Woodland edges out Seymour to win NVL title

Woodland swimmers celebrate after it was announced that they won the Naugatuck Valley League title during the NVL girls swimming championship Nov. 8 at Kennedy High School in Waterbury. -JIM SHANNON/REPUBLICAN-AMERICAN

WATERBURY — In 16 years of coaching swimming at Woodland, Mike Magas had never seen a Naugatuck Valley League championship meet quite like the one that played out this fall.

In about as close of a finish as any championship meet could have, the Hawks won their second NVL title in three years by edging powerhouse Seymour, 907-905, on Nov. 8 at Kennedy High’s Jack Reardon Pool.

“It was something we’ve been thinking about from the very beginning of the year,” Magas said of the championship. “We knew that Seymour was absolutely loaded, and for us to pull it off, everything had to come together just right. Did I think we could do it? Yes. I had faith.”

But by just two points?

“From the first race to the last, every swimmer had to watch where they finished, for both teams (for the tight finish to happen),” Magas said.

Although the Hawks won just one event — Kayleigh Theroux in the diving competition — their sheer number of quality swimmers was enough to overcome nine event victories by Seymour.

Of the 33 athletes on Woodland’s roster — which is the largest in the league — 24 scored points during the NVL finals.

“A big key was depth,” Magas said. “Our divers helped us tremendously (with a 1-2-5 finish). We knew going in that (Seymour) had the best swimmer in most events, and even the top two in some events. We knew they couldn’t go any higher, but we knew our girls could go higher (than their seeds). That was going to be the key for our girls to all step up a little bit.”

The top individual swimming finishes for the Hawks came by Kyla Behrle, who was second in the 500 freestyle and third in the 100 butterfly, Maura Beltrami, who was third in the 500 free and fifth in the 200 IM, Molly Kennedy, who was fourth in both the 50 and 100 free, and Morgan Swift, who was fourth in the 100 breaststroke.

Woodland also finished second place behind Seymour in all three relays. Those swimmers included Behrle, Beltrami, Swift, Kennedy, Aly Rojcov, Camille Terrell and Casey Brooks.

The two-point victory came down razor-thin margins — not just in the overall score, but in countless individual events.

“There were probably 30 or 40 occurrences I could point at,” Magas said about reasons why the Hawks won. “Molly Kennedy touched out a Naugy girl by one one-hundredth of a second. Aly Rojcov touched out a girl from Seymour for seventh place in the backstroke. Liana Demirs and Lauren Avery in the 100 free, they went 1-2 in their heat. It seemed like every race, every heat, there was something someone was doing to help us.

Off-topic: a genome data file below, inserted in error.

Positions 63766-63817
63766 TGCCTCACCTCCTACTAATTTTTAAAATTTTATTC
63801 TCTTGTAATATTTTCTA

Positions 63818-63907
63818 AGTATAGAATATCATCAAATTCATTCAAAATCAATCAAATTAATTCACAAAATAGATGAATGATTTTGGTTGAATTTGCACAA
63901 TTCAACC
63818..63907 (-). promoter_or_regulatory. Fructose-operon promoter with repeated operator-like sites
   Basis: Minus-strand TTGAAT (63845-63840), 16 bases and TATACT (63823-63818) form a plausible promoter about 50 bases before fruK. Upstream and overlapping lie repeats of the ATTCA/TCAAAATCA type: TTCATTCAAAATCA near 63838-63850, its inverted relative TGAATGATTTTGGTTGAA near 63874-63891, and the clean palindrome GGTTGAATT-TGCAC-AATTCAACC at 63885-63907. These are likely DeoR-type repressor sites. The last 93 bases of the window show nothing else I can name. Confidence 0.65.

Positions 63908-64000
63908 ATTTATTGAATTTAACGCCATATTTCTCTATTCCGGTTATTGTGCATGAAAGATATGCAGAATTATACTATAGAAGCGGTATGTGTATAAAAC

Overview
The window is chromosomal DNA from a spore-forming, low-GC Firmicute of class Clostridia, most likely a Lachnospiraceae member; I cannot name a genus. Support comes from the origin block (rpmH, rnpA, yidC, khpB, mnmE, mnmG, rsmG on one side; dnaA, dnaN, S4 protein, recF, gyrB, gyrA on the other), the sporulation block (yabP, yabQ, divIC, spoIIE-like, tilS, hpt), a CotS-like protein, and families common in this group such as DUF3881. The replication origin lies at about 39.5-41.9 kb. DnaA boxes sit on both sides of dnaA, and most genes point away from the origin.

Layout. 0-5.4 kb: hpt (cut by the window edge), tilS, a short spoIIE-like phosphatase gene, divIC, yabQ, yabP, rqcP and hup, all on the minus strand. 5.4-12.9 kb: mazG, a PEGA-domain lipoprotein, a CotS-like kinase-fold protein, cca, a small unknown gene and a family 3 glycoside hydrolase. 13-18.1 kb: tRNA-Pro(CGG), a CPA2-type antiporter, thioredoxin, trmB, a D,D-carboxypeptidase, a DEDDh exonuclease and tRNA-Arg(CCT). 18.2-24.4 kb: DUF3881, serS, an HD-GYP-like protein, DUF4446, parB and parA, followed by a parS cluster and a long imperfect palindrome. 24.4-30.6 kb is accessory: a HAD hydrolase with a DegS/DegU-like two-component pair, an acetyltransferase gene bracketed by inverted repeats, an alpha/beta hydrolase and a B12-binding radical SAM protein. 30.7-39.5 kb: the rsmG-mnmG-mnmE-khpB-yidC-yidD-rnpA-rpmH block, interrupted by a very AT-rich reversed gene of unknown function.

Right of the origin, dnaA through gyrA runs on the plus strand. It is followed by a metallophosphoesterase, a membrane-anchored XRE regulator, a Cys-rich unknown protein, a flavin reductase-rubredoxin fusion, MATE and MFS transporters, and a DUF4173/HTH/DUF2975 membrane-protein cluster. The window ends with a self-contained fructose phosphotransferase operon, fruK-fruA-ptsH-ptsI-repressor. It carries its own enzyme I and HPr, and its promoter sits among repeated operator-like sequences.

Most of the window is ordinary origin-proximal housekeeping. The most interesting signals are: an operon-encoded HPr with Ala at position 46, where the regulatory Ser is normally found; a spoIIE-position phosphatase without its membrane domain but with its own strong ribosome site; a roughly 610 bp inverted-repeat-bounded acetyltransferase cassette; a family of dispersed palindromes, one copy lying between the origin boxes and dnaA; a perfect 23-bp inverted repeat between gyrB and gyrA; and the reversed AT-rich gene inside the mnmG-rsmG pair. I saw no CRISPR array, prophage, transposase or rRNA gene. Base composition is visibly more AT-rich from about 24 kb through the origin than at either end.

Woodland’s Maura Beltrami competes in the 500 freestyle during the NVL girls swimming championship Nov. 8 at Kennedy High School in Waterbury. -JIM SHANNON/REPUBLICAN-AMERICAN

“It was hard to pinpoint one in particular,” Magas continued. “Every race, someone had a huge drop in times. The girls have bought in. I tell them all year to trust me and believe in what we’re doing.”

Woodland’s diving results also gave the Hawks a massive advantage that they never lost. In addition to Theroux’s win with 353.45 points, Ella Bernegger was second with 332.30 point and Shaelin DiGioia was fifth with 297.20 points. Seymour doesn’t have any divers, accounting for a huge edge in the standings.

Magas credited his divers’ success with their hard work and the efforts of new diving coach Michele Griffith.

“Michele Griffith really is even-keel and knowledgeable,” Magas said. “She demands a lot from the girls, but she gives them a lot back. Michelle’s guidance really helped Kayleigh step up and become more confident in herself as a diver.”

Bernegger (ninth, 305.85) and Theroux (10th, 300.20) also competed in the Class S diving championships last Thursday in Plainville. The swimmers are set to compete in their state finals Tuesday at Southern Connecticut State.

Although the Hawks might not have as many superstars as other teams, Magas said the championship proves that consistent training pays off.

“It’s pretty sweet,” Magas said. “Sometimes it’s hard for swimmers to understand what they’re doing in workouts, but the end result showed that we were right.”